There’s nothing better for livening up all this dull, wonkish chatter about the German elections than a bit of CDU-bashing. So, how shall I bash them today? Oh, I know! How about this: they’re a shower of xenophobe racists.
Yes, yes; not exactly news, is it? What is news, though, is that the Union appears to value xenophobia even more than it does winning elections.
The backstory is this. There are, as you know, lots of Turks in Germany. They first came as Gastarbeiter, the idea being that they’d spend some years here doing the jobs the Germans wouldn’t take, then head off back to their distant homeland. What happened, of course, is that lots of Turks put down roots here; they never left. In some cases they are now in their third generation in Germany.
Third generation or no, until fairly recently they wouldn’t have been Germans. Even if born and raised in Stuttgart and speaking nothing but German (if one can call what Stuttgarters speak ‘German’), they’d remain Turks — foreigners in the eyes of the law. And what’s more, no matter how many generations they’d been here, they had no legal claim to become German citizens.
After many years’ legal residence, a non-German could apply for naturalisation. But this was a so-called Kann-Vorschrift. That is, the Internal Ministry was permitted, but not required or even expected, to approve the application. Naturalisation was at the ministry’s sole discretion. (If the foreigner had married a German, the waiting time was reduced, and here the law was a Soll-Vorschrift: the applicant still had no legal claim, but absent a good reason to reject the application the ministry was expected to approve it.)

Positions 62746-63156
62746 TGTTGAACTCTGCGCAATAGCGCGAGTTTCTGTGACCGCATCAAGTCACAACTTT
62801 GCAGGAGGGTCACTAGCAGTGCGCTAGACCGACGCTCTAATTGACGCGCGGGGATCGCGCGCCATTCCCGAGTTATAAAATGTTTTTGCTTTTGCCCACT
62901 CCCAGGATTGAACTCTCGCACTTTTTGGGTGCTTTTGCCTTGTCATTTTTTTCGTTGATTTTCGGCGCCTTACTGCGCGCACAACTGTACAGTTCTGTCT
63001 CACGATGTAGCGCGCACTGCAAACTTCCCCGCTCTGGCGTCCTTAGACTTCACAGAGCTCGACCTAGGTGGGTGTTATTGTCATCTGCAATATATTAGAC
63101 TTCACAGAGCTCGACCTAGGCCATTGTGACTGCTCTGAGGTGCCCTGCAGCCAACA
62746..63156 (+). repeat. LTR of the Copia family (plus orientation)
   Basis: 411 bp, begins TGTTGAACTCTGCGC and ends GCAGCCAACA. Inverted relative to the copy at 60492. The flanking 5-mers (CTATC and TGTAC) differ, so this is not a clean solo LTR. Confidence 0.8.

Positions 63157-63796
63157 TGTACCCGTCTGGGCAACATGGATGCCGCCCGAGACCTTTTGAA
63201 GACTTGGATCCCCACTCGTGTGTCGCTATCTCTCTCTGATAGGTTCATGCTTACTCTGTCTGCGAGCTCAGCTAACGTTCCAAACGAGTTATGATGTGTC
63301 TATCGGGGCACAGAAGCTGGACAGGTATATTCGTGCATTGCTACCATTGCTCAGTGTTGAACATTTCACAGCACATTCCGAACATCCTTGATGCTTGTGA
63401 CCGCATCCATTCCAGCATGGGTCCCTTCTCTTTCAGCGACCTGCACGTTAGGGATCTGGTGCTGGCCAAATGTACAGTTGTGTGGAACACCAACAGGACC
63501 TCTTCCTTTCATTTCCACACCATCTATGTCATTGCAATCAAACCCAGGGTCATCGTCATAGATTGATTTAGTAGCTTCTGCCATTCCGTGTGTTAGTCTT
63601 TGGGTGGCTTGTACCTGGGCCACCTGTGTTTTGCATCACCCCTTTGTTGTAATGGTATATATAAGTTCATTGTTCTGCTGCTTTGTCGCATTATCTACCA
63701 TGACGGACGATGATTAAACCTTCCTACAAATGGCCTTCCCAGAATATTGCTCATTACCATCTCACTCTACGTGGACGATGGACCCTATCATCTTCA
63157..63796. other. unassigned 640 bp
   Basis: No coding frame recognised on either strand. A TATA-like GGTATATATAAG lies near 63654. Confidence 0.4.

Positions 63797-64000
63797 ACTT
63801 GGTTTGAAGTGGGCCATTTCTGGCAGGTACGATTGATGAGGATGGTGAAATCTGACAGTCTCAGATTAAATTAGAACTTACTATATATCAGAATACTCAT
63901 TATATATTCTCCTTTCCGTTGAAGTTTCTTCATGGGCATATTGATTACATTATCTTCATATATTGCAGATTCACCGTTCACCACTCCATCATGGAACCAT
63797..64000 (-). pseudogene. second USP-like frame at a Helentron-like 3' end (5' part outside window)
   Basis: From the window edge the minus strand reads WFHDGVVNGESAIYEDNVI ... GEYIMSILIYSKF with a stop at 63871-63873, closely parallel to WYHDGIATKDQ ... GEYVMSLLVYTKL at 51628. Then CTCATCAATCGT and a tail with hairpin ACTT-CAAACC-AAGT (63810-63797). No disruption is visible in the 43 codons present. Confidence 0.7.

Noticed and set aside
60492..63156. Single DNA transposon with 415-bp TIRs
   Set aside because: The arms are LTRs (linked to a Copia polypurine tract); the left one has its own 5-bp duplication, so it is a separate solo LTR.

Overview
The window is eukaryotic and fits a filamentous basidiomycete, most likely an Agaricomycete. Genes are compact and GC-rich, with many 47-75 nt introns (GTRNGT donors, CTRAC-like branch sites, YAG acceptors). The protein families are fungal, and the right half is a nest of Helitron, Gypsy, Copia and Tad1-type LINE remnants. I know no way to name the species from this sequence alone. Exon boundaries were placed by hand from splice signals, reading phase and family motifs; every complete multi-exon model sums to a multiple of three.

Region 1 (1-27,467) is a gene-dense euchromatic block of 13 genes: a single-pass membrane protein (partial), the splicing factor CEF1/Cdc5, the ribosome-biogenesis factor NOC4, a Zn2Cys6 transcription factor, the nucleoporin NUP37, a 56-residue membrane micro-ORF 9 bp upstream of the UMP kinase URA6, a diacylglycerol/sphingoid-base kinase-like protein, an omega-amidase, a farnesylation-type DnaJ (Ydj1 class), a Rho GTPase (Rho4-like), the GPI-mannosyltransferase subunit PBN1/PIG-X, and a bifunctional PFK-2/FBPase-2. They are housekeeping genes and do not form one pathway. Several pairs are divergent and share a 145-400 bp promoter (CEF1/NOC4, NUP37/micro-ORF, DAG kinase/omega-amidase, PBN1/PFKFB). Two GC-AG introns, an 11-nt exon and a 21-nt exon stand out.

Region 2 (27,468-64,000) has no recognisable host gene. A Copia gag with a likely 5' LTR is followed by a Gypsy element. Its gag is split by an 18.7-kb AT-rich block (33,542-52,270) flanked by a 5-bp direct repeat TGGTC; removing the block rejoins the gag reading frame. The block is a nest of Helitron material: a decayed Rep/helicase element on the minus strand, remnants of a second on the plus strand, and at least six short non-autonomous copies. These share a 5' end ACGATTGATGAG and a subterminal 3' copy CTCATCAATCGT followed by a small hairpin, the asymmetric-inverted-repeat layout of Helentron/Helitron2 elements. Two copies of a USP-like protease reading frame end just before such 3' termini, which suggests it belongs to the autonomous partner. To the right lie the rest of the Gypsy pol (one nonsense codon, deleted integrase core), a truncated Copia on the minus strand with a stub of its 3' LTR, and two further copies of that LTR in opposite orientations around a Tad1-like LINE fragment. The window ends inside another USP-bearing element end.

Then, a few years ago, the SPD/Green government modified this embarrassingly racialist citizenship law. The waiting period has been reduced all round, applicants have a right to naturalisation if they fulfil the legal requirements, and those born here to non-German parents are, as long as their parents had lived here legally for a specified period, automatically German. It’s still not the pure jus solis regime that most civilised countries have long since adopted, but it’s a good deal better than it used to be. The Union went apeshit, of course.
Anyway, what we now have is a lot of Germans who were born as Turks, either in Turkey itself or in Germany to Turkish parents. And a fair few of these new Germans — about 700,000 of them — are entitled to vote this Sunday. They would never have become Germans at all, if the Union had been able to do anything about it. It’s a no-brainer, isn’t it, that German voters of Turkish descent are going to mark their ballot papers overwhelmingly in favour of the SPD?